By the mid-1990s, Amiga, Commodore and Atari systems were no longer on the market, pushed out by strong IBM PC clone competition and low prices. Other previous competition such as Sinclair and Amstrad were no longer in the computer market. With less competition than ever before, Dell rose to high profits and success, introducing low-cost systems targeted at consumers and business markets using a direct-sales model. Dell surpassed Compaq as the world’s largest computer manufacturer, and held that position until October 2006. Continue reading for a fascinating “Computer Chronicles” video from 1993.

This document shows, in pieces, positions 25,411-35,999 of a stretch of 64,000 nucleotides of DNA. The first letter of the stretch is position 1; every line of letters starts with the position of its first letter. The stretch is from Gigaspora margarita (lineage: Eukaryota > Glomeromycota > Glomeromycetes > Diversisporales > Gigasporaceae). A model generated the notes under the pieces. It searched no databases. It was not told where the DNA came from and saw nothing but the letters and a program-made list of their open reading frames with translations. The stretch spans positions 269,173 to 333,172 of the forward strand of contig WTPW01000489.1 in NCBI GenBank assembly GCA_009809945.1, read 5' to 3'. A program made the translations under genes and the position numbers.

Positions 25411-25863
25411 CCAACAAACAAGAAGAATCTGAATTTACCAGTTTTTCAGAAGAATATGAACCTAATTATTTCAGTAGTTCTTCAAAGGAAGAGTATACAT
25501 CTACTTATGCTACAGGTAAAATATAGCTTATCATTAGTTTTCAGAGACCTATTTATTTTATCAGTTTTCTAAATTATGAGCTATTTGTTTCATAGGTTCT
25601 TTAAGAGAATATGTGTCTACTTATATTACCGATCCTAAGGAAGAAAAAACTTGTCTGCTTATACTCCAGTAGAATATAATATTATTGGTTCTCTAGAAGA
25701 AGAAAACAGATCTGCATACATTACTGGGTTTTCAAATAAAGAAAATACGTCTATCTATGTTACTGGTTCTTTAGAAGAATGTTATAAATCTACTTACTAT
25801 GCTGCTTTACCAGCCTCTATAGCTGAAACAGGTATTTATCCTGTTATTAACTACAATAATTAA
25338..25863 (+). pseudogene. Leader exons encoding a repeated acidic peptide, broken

In 1994, Apple introduced the Power Macintosh series of high-end professional desktop computers for desktop publishing and graphic designers. These new computers made use of new Motorola PowerPC processors as part of the AIM alliance, to replace the previous Motorola 68k architecture used for the Macintosh line. During the ’90s, the Macintosh remained with a low market share, but as the primary choice for creative professionals, particularly those in the graphics and publishing industries.